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Latai Taumoepeau, Disaffected Latai Taumoepeau, Disaffected
photo Katy Green Loughrey
While discourse about climate change increases daily in the media, we remain largely ignorant of what is happening on our doorstep in the Pacific. Latai Taumoepeau is one artist combatting this, making work for years now that focuses on the effects of this calamity in her ancestral homeland Tonga and its neighbours (read a review of Taumoepeau’s Repatriate I and II).

Disaffected, drawn from a concept by the work’s creative producer Katy Green Loughrey, is a collaboration with performers Valerie Berry and Ryuichi Fujimura and director Kym Vercoe, developed in residency at Blacktown Arts Centre over a four-year period. The large Pacific community in Sydney’s west was a contributing force, most notably in Sean Bacon’s accompanying video Affected, which played in the adjacent room. Affected cut interviews with residents about their threatened homelands with imagery of the three performers dancing chest deep in the ocean. Loss of country is a familiar story in an immigrant nation, yet climate causality is new.

With its immersive darkness and Tom Hogan’s audio building with gradual menace, the beginning of the performance promised a dynamic experience. Moving through story, image and movement, Disaffected placed the individual firmly in context and brought emotional resonance to the issue. In a trio combining skill and personality, Berry’s account of the 2009 dust storm in Sydney was one of the most deeply affecting scenes, especially for this writer who experienced the event as images only when living overseas.

Fujimura spoke of the single pine that survived from a forest of 70,000 after the 2006 tsunami in his native Japan. The pine became a sort of cenotaph, invested with so much symbolism that when it began to die, a process of preservation was embarked upon that was so costly and arduous it elicited much criticism. The pathos of the ‘Miracle Pine Tree’ was emblematised in a blue sculptural prop, garlanded with fairy lights, carried with reverence from the edge to centre stage.

The effect of natural catastrophes on cultural materiality came to the fore more than ever with Taumoepeau’s monologue about the fabrication of long shell garlands—Beroana, or ‘shell money’, displayed in certain ceremonies. Taumoepeau used a giant ceramic replica gifted to her by artist Taloi Havini, of Bougainville heritage. This ancient blend of resource, ritual and ‘art object’ is one of a myriad that die with the environment. Taumoepeau’s great gestural gifts carried this monologue as eloquently as her words.

Valerie Berry, Disaffected Valerie Berry, Disaffected
photo Katy Green Loughrey
The power of these individual stories was not matched by the recorded voiceover, partly since it provided more impersonal information, also because the production as a whole was so busy, effects overlapping one another to the point at times of swamping them. Storms were naturally frequent, Amber Silk’s lighting in turns flickering, glaucous, glowing hot and, at its most subtle, conveying empty devastation.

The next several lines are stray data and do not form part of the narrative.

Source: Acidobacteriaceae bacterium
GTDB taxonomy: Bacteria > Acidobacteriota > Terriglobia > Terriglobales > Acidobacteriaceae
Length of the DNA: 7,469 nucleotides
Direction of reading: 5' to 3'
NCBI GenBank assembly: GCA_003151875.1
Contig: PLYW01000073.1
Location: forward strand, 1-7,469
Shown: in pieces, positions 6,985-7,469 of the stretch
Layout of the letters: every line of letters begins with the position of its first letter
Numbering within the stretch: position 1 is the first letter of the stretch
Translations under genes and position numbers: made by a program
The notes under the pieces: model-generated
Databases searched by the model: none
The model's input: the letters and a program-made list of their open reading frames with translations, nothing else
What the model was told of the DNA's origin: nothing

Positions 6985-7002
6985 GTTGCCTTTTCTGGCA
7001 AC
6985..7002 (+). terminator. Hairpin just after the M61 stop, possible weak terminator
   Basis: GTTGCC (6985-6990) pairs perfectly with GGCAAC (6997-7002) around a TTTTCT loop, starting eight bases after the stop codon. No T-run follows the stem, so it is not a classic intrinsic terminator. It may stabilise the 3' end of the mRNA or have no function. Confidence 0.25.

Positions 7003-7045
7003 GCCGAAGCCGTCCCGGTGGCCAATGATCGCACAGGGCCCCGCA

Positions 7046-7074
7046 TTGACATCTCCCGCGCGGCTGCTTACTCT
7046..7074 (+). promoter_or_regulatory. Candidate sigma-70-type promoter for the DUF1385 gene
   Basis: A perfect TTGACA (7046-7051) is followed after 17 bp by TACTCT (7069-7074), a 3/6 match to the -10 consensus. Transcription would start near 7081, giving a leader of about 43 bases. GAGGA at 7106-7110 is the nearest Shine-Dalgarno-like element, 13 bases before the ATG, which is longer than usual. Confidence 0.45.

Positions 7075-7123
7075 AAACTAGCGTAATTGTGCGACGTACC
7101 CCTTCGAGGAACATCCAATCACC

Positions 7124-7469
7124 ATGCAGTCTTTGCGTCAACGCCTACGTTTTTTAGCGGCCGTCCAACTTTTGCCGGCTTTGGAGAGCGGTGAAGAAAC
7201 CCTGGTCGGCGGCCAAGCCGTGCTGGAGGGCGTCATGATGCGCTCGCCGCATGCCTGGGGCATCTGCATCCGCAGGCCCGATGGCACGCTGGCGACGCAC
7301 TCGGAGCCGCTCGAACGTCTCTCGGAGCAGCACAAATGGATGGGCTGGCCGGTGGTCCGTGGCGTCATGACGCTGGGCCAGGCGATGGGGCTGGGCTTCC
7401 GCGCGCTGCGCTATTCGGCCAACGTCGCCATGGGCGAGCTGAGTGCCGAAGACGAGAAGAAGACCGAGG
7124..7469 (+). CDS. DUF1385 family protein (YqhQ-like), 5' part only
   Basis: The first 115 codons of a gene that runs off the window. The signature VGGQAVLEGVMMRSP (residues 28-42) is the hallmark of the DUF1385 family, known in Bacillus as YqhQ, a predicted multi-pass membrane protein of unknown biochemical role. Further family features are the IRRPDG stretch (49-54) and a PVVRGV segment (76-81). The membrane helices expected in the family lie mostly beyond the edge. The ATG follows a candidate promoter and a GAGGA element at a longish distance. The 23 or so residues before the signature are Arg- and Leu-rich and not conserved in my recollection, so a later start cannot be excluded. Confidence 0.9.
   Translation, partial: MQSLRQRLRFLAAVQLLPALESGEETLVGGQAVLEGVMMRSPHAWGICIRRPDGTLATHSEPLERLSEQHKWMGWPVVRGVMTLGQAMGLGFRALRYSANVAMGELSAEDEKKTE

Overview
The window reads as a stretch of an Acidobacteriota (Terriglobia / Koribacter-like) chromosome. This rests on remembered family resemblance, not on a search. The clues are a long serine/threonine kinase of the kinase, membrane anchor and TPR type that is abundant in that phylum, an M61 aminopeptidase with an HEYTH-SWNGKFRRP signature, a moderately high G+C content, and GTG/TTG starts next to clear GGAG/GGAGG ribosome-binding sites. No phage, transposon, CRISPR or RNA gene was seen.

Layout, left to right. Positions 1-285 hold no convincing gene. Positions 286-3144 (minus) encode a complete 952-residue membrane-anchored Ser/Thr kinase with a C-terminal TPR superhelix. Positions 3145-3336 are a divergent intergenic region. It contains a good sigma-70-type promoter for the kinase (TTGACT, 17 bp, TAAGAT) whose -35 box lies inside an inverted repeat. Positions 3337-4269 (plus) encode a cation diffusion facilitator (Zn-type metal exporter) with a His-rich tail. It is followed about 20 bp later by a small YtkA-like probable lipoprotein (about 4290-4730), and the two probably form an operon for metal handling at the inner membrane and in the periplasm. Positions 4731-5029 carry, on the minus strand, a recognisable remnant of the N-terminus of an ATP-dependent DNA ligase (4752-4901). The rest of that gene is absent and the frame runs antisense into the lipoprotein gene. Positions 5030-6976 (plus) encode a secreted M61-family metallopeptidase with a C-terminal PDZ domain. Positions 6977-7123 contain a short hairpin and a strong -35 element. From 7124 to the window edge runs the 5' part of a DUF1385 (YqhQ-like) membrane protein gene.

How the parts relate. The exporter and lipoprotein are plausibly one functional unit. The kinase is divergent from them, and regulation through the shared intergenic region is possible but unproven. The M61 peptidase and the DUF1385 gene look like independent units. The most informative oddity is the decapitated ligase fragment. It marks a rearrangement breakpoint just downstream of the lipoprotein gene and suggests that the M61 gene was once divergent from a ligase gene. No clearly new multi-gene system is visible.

Props such as corrugated iron and blue tarp were used to varying success. The iron, such a familiar workaday material of colonised Oceania as to be totemic, crescendoed to violent tempest in the hands of Fujimura. The blue tarps, signifying waves, were less convincing.

The energy and commitment of the performers was relentless, as they shouted, wailed, ran and rolled across the floor. We sat around the perimeter of the room on mattresses and cushions, the setting reminiscent of a disaster shelter, our comfort compared to their duress making for slightly uneasy viewing.

I did sometimes long for more space and reflection. The Butoh and Bodyweather training of the performers could have been drawn upon more. Viewed in terms of Taumoepeau’s single body of work on these themes, I felt the impact of Disaffected not as strong both in aesthetic and political terms. Yet that is not the main point. Disaffected is a refined and captivating piece of theatre: it should have seasons elsewhere.

It is striking how much good art, from visual to performing, at reasonable prices, is going on out west—Campbelltown, Penrith, Bankstown, Casula. Once upon a time, Disaffected would have received a season in the inner city at Performance Space. This seems unlikely now. So forget Sydney Theatre Company and its $80 pageants. Check the bills of our outer suburban arts centres, consider the conviviality of a train trip from Redfern: the balance of a reasonable ticket price is sure to get you a great meal out there as well.


Disaffected, concept Katy Green Loughrey, director Kym Vercoe, performers, devisors Valerie Berry, Ryuichi Fujimura, Latai Taumoepeau, composer Tom Hogan, dramaturg, designer Carlos Gomes, movement consultant Victoria Hunt, lighting designer Amber Silk, creative producer Katy Green Loughrey; Blacktown Arts Centre, 17-20 March

RealTime issue #132 April-May 2016 pg.

© Fiona McGregor; for permission to reproduce apply to realtime@realtimearts.net

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